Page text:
* Luke vi. 12. Mark i. 35.

+ Psalm cxxxix, iii.

and this can only be done with propriety in the solitude of the closet before Him "who restoreth the soul."

Finally. I will remind you of some of the advantages of private devotion. I say some of the advantages; for they are much too numerous for specification in one branch of a discourse, or even in a whole one. Remember, then,

that it has a deep and powerful influence on personal religion, and spiritual prosperity. It is by this holy work that we are armed with "zeal according to knowledge" in the cause of Christ; and that our minds are furnished with grace to meet the contingencies and vicissitudes of this state of pilgrimage. He who is frequent and earnest in his secret applications to the throne of his Heavenly Father, is enabled to repose with confidence on his guidance, and enjoys the peace "which passeth all understanding in his heart." In such spiritual and hallowed engagements, he learns the nature of the world; discovers its vanity and deceit; and becomes fortified, both against its most dangerous enticements on the one hand, and its bitter reproaches on the other. I will appeal to some of my hearers, who cultivate the spirit of private devotion, if they cannot verify, from experience, the language of the prophet: "Hast thou not known? hast thou not heard, that the everlasting God, the Lord, the Creator of the ends of the earth, fainteth not, neither is weary? there is no searching of his understanding. He giveth power to the faint and to them that have no might he increaseth strength. Even the youths shall faint and be weary, and the young men shall utterly fall: but they that wait upon the Lord shall renew their strength; they shall mount up with wings as eagles; they shall run and not be weary, and they shall walk and not faint."*

And it has also an intimate and vital connection with

Isaiah xl. 28-31.

our public usefulness. The consequences of individual prayer, recorded in the Holy Scriptures, are wonderful; they are miraculous. Joshua prayed that the "sun might stand still upon Gibeon, and the moon in the valley of Ajalon, till the people had avenged themselves upon their enemies," and the Lord hearkened to his voice. Hezekiah prayed, and the Lord added fifteen years to his life. When "Elias prayed earnestly, that it might not rain, it rained not on the earth for three years and six months; and when he prayed again, the heaven gave rain, and the earth brought forth her fruit."+ We expect no miracles in the present day-that age is gone by; but we learn this truth from these examples,-that secret importunity with God is an incalculable benefit, both to ourselves, and the world in general. Are you much with God in secret?— then you find the advantage of it both in the family and the sanctuary. And, like Moses, your face shines when you go abroad to the duties of your calling. You are guarded against its smiles; little disturbed by losses; little elated by gains; and if sudden affliction, or death itself, should seize you, all will be well!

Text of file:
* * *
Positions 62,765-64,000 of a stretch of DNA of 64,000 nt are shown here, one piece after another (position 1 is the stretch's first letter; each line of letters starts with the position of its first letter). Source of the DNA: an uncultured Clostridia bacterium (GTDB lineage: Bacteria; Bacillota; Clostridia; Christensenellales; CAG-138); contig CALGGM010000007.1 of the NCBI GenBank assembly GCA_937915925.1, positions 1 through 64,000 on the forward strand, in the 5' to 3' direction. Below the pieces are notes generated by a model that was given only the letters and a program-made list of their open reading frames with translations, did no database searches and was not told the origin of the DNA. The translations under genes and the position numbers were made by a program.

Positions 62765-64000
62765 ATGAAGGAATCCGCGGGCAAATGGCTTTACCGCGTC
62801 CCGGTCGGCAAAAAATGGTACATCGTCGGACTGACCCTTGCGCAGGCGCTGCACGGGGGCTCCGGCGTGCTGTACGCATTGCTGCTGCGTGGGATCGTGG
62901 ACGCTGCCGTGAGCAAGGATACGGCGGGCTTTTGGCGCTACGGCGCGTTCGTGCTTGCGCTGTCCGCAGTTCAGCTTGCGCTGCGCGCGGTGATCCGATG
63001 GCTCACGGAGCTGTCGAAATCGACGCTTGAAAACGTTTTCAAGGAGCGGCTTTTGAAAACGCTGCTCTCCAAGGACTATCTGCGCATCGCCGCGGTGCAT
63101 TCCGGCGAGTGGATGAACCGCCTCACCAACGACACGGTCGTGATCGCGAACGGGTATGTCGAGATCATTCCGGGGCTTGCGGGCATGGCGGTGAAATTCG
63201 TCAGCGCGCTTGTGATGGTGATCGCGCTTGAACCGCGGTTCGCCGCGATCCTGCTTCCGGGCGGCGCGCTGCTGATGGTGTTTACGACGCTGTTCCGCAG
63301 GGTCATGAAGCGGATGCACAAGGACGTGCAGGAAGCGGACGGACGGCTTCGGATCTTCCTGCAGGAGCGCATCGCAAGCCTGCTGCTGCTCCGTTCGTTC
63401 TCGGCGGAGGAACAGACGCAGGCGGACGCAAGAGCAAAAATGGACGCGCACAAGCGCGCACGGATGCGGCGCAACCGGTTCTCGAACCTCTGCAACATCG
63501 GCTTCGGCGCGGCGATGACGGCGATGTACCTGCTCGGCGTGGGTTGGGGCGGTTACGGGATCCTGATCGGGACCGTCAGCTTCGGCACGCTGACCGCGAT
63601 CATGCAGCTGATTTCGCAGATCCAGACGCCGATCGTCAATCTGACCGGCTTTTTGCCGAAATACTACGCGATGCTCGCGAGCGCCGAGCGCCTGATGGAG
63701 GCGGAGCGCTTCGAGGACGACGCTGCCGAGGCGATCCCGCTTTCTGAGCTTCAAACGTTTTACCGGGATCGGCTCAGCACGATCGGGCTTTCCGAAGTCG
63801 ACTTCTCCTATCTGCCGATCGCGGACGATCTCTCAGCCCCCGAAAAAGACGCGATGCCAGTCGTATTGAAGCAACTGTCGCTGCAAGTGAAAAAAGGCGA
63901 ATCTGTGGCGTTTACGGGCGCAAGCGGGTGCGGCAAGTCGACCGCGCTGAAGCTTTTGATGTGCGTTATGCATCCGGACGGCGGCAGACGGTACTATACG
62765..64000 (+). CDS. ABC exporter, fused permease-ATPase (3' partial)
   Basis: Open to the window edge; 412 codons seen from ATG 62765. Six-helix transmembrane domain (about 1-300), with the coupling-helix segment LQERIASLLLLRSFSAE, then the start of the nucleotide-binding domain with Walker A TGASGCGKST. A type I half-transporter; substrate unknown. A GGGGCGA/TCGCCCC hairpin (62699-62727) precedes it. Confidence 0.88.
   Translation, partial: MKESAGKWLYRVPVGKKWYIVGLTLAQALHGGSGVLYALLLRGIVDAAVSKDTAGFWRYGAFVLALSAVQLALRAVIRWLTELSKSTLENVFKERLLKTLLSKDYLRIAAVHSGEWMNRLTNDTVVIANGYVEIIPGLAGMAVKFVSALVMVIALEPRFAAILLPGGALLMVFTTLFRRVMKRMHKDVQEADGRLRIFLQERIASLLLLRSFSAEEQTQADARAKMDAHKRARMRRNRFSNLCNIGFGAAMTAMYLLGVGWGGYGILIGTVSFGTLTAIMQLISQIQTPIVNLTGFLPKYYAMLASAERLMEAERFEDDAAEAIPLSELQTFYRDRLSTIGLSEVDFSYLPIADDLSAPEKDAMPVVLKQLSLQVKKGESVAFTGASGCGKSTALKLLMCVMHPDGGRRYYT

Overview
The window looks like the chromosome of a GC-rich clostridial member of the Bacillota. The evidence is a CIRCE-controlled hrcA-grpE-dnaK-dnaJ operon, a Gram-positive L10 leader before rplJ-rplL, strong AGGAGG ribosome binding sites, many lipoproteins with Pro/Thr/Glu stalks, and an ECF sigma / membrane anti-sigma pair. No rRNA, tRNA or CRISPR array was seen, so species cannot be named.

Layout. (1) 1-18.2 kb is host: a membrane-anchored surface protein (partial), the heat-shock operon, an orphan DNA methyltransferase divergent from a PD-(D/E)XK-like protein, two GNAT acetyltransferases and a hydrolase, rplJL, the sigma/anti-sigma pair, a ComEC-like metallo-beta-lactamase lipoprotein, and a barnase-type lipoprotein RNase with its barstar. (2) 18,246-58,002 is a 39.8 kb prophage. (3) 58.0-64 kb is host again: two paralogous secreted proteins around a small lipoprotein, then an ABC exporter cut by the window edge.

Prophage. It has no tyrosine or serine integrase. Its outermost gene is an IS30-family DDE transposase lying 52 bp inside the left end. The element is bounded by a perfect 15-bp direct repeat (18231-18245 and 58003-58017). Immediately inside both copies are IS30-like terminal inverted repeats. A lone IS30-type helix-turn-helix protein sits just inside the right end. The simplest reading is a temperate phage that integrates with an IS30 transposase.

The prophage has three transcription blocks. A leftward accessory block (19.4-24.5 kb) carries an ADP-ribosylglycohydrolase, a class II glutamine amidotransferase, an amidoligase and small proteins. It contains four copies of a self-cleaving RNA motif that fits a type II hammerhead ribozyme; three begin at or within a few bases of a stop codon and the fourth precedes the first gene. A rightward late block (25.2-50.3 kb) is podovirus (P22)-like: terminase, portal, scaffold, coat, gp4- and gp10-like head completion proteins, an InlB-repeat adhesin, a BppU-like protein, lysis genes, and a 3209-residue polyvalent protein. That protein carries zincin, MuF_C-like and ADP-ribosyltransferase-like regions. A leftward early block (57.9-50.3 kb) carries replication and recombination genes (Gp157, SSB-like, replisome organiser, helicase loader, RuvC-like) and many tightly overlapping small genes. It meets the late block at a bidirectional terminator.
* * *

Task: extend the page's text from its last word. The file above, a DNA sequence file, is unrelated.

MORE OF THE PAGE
It now only remains that I press the discharge of this duty upon you all. I say upon all; for the work belongs to the most laborious amongst you: none are exempt: and if the moments that are frequently devoted to discourse, worse than unprofitable, were but appropriated to this exercise, every one, however numerous and toilsome his avocations, might find a considerable portion of time for its performance. Be diligent, therefore, in its practice; "praying always with all prayer and supplication in the the spirit; and watch thereunto with all perseverance and supplications for all saints." Let the deep conviction of your secret sins, wants, temptations, and backslidings,